Note: Where available, the PDF/Word icon below is provided to view the complete and fully formatted document
Disclaimer: The Parliamentary Library does not warrant the accuracy of closed captions. These are derived automatically from the broadcaster's signal.
ABC News 24 8pm News -

View in ParlView

(generated from captions) homes destroyed, only 30% of this fire zone assessed, so This program is not captioned.

This Program is Captioned Live.Tonight - there's no end in sight for the NSW emergency with crews working around the clock. I'd simply want to pay tribute to all of those people that have been out regrettably say
fighting these fires but regrettably say that they're going to be doing so for days if not weeks into the future..

Just everything's gone, homes lost and
everything.As many as 200 homes lost and one man confirmed dead in the State's worst fires for a decade.The PM surveys devastated areas praising the efforts of fighters.And many fires are still burning with dozens out of control with focus shifting State.
to the Central Coast of the State.Live across Australia, you're watching ABC News 24, good evening, I'm Jane Hutcheon. Tonight NSW is dealing with an ongoing bushfire emergency. I'll be with you for the next 2 hours bringing you the latest information from the ground, updates on the efforts to contain the fires and we'll be speaking with those directly hundreds
affected. One man is dead and hundreds of homes are believed to have been destroyed. Cool temperatures and a drop in the wind speed are offering fire fighters some relief but in the words of the Rural Fire Service Commissioner the situation is still very active, very dynamic, very dangerous.There are more than 20 fires still uncontained with several watch and act alerts but it's in the lower Blue vast majority of houses have been lost. With affected areas right across Springwood and the surrounding suburbs of Winmalee and Yellow Rock. There alone 81 properties have been confirmed destroyed but that toll is sure to rise.Adrian Raschella now with this report.It's all finished now. We start over.David Bartush is one of dozens of homeowners on Emma Avenue to return to find there's nothing left. He was at home when the fire started and he did what he could to defend his house but he was forced to flee.Come through that quick. All I got was the dog out, just me and the dog were here. Just me and the dog and we went. By the time we left there was, you know, it was hopeless. The house next door was on fire. They'd already burned out the car over there was burnt out. So we just jumped in the car and Wen. Just down the road Michael and Julie Magennis lost their house when the fire storm hit. Their 17-year-old son was home alone.He said he was actually in the house when they waterbombed. So by the time he got out the roof was on fire and he just got in the car and left. So everything, you know, just scanning every room in my mind of what was in there. Nothing. No keepsakes.The Magennis family has lived here for 10 years, this was their dream home. They designed it themselves and they working on it and they were ready for a bushfire emergency. They even had their photographs packed in a suitcase ready to go but it all happened so quickly yesterday they weren't able to save anything.And this is all that remains of Brett and Leila Thompson's first home. The young couple moved to the Blue Mountains just 4 months ago. They too have lost everything.What do you guys just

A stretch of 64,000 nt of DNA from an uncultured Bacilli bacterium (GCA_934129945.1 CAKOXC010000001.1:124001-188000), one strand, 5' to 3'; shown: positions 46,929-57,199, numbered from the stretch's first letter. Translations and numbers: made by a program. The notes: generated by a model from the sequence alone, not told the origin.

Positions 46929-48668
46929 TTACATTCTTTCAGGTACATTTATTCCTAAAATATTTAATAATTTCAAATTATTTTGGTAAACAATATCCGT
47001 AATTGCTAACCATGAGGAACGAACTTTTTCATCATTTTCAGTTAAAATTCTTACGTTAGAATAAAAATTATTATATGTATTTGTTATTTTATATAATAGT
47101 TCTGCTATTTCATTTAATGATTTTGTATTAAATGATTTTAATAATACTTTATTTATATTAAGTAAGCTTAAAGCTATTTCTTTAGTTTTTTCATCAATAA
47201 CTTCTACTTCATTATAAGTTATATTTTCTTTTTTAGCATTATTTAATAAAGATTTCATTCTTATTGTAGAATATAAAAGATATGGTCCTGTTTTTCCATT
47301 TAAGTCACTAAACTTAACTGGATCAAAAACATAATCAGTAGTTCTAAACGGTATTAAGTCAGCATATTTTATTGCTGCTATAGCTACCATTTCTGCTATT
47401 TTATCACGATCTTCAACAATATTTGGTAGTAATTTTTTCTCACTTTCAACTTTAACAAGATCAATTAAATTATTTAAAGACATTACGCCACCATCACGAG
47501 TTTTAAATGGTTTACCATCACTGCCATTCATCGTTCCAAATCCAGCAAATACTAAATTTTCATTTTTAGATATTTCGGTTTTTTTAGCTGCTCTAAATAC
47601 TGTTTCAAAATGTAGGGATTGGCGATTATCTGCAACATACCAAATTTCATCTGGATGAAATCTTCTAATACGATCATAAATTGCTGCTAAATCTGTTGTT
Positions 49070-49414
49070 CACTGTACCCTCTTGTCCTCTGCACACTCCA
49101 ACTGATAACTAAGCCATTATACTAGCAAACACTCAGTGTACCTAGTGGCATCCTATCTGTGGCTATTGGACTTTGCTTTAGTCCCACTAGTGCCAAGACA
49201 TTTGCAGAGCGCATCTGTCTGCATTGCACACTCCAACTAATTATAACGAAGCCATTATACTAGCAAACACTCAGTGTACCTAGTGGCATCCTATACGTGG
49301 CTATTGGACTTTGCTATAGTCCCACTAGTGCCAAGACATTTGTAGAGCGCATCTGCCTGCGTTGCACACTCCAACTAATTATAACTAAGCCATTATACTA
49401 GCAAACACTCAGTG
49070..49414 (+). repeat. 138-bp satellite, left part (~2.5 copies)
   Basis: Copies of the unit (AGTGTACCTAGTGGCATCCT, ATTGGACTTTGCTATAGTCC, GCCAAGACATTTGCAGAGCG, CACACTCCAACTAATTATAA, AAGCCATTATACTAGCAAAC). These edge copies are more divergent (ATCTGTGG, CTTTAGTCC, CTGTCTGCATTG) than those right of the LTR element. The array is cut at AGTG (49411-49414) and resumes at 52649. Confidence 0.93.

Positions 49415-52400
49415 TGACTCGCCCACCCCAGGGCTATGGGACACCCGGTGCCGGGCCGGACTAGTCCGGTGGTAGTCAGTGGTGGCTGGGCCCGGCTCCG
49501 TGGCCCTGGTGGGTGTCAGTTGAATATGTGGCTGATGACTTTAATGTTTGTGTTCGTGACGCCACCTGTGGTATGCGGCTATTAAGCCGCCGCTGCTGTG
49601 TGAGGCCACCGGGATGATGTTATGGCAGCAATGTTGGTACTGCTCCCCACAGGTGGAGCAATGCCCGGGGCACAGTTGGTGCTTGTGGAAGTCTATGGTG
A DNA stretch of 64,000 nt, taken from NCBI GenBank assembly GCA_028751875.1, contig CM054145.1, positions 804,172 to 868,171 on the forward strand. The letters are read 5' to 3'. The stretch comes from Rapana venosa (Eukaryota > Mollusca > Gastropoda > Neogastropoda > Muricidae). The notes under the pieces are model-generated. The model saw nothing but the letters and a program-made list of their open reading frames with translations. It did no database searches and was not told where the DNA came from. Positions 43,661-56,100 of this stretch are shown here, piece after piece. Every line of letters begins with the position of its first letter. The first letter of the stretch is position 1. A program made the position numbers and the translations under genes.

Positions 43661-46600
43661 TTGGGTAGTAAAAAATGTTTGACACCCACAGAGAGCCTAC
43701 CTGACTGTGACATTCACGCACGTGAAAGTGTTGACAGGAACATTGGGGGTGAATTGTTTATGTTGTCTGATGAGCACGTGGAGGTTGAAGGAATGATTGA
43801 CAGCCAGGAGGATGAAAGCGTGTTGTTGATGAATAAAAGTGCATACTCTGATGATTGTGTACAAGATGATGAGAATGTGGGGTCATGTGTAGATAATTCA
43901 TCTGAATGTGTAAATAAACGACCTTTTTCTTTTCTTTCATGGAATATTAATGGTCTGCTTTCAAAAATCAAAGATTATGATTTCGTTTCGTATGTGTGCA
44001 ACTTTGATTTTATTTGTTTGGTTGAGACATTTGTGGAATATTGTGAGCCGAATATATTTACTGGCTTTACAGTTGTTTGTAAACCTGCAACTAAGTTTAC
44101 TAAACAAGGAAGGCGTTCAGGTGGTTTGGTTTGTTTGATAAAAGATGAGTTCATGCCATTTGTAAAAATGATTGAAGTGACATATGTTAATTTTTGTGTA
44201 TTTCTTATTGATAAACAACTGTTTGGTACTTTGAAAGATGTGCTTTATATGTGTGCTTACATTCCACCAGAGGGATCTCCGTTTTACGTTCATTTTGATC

do now? Good question.We're just figuring out places to stay and we've got a lot of people who are helping us and so yeah, it's just surreal sort of right now so we'll just go slow and, yeah, we're just really thankful for everyone's help and what they've done.In friends,
this tight-knit compunt friends, family and neighbours are struggling
are pitching in to help. Locals are struggling to understand how the blaze took hold so quickly and the emotional strain is taking a toll.No-one these